DURA, “Matter,” 2020

Deutschsprachige Version des Artikels

The word matter describes a material or substance as well as a concern or issue of consequence. As theorist Karen Barad writes, “There is an important sense in which the only thing that does not seem to matter anymore is matter.“ (1) Her statement underscores her argument that matter needs to be given more attention, and traditional assumptions of metaphysics must be reconsidered. The artist who calls herself DURA has also explored matter as part of the Fresh A.I.R. Scholarship of the Stiftung Berliner Leben. In the process, DURA not only engages with current philosophical discourse but makes the topic her own. Using artistic means, she calls attention to something that tends to get lost or is difficult to grasp through a mode of perception accustomed to focusing on human subjects and their use of symbols and language.

For her first work she filmed two mastiff dogs playfully fighting with one another. The three-minute film „ACDC versus ScoobyDoo” transforms the individual movements of the two dogs into sequences that are sometimes also played in reverse. The bodies of the dogs thus seem particularly massive and heavy, while their gestures appear graceful and elegant, as if the dogs were following certain codes of behavior that have not been identified as rules or semantic symbols. These modes of behavior seem to result from the interaction of the two bodies, whereby the demonstration of strength is a predominating factor. Mounted on a work-out device (a pull-up bar), the screen showing the film raises the question as to whether the athletic training of human bodies can be considered as part of this kind of reciprocal game. How could such training be understood above and beyond the pursuit of a traditional physical ideal—as materialized through objects like a pull-up bar.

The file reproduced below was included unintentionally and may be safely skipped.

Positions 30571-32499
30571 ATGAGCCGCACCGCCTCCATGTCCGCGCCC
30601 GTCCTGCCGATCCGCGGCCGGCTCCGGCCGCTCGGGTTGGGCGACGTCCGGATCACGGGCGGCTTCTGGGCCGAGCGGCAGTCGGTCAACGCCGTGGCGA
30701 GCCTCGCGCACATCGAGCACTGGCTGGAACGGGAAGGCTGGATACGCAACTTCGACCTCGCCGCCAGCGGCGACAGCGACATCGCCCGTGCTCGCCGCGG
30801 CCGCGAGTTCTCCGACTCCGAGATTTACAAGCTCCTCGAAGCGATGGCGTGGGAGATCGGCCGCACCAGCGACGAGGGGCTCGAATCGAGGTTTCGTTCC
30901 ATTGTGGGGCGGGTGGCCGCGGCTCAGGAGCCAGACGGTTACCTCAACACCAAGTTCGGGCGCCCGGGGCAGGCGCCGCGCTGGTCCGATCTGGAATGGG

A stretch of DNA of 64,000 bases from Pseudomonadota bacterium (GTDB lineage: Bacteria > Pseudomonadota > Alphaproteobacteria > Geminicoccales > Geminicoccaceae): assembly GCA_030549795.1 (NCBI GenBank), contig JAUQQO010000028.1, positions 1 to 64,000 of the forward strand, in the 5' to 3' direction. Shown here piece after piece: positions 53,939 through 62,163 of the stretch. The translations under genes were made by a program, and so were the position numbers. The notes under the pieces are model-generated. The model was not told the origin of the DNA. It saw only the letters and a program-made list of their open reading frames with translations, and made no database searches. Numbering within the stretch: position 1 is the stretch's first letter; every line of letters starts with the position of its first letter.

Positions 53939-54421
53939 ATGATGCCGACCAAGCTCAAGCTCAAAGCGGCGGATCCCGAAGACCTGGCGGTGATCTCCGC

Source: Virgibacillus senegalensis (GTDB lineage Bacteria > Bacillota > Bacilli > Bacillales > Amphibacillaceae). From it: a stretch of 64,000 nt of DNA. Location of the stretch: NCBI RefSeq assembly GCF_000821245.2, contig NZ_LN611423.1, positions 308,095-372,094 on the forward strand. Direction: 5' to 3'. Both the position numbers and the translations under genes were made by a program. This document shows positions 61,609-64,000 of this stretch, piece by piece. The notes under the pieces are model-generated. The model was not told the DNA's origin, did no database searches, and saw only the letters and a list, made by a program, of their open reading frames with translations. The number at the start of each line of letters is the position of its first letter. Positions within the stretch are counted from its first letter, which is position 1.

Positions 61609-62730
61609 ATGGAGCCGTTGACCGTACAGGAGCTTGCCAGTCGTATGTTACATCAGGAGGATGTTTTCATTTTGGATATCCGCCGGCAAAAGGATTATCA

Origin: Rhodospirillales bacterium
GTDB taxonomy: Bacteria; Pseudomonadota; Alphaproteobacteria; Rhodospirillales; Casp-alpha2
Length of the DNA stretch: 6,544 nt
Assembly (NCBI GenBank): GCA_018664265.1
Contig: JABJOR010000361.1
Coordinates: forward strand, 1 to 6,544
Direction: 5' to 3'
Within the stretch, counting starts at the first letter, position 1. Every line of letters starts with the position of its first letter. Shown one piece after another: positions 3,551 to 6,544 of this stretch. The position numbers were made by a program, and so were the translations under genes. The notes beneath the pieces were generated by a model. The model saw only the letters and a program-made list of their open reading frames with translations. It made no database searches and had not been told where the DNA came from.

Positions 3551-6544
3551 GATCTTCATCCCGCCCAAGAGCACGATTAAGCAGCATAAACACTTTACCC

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In two wall sculptures the artist approaches the topic of matter in a completely different way. The two works are made up of metal letters attached to the wall. Their materiality underscores their weighty material presence in the space, while the typography and color of the letters have a minimalistic quality. The letters of this work, “Endless Dialog” are terms and symbols such as: <DOCTYPE.html>, <html>, >body<, <script>, <alert>, and the slogan <it doesn’t matter>. These all stem from the digital realm, that is from a programming language, and thus have no material basis. DURA lists faulty digital codes. One of them was once sent around, and clicking on the link opened a file conveying the message “it doesn’t matter.” The window could not be closed; clicking on it again simply opened a new window, which generated an endless dialogue. Our concepts of matter are also challenged in this context. How can we conceive matter in this context? To what extent can the digital be considered matter? What theoretical implications do digital errors have that are not caused by human agency but nevertheless exist and are thus of consequence?

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With the work “Matter” that consists of inconspicuous mini projections in public space, DURA takes her play with matter a bit further. She projects fantastical symbols and digital holograms of unidentifiable objects onto nondescript surfaces in public space. What one sees cannot be deciphered, cannot be grasped, and exists only as a beamed particle of light (as matter?). Ultimately, DURA’s works leave us wondering about the true nature of matter, how it can be negotiated, and its new significance in the digital age.

(1) Barad, Karen: “Posthumanist Performativity: Toward an Understanding of How Matter Comes to Matter,” Signs 28, no. 3 (2003), p. 801.

Text: Dr. Kea Wienand

About DURA

DURA, born in Hanover / Germany, studied sculpting at Burg Giebichenstein and the HfBK Dresden. She works as a musician, sculptor and sound-researcher. In general, she works multimedia-based and uses visual forms and sounds to create sceneries.

For more information about the artist:

Website / Facebook / Instagram

The online showcase of Fresh A.I.R. #3

Fresh A.I.R. showcase

The online showcase offers an opportunity to get an overview of the highly diverse projects of the third group of Fresh A.I.R. artists with their different kinds of media and aesthetics.

On view are video and photographic materials about the individual projects, each of which is accompanied by an explanatory text that aims to offer insights into the work’s aesthetic experience.

learn more abouth the online showcase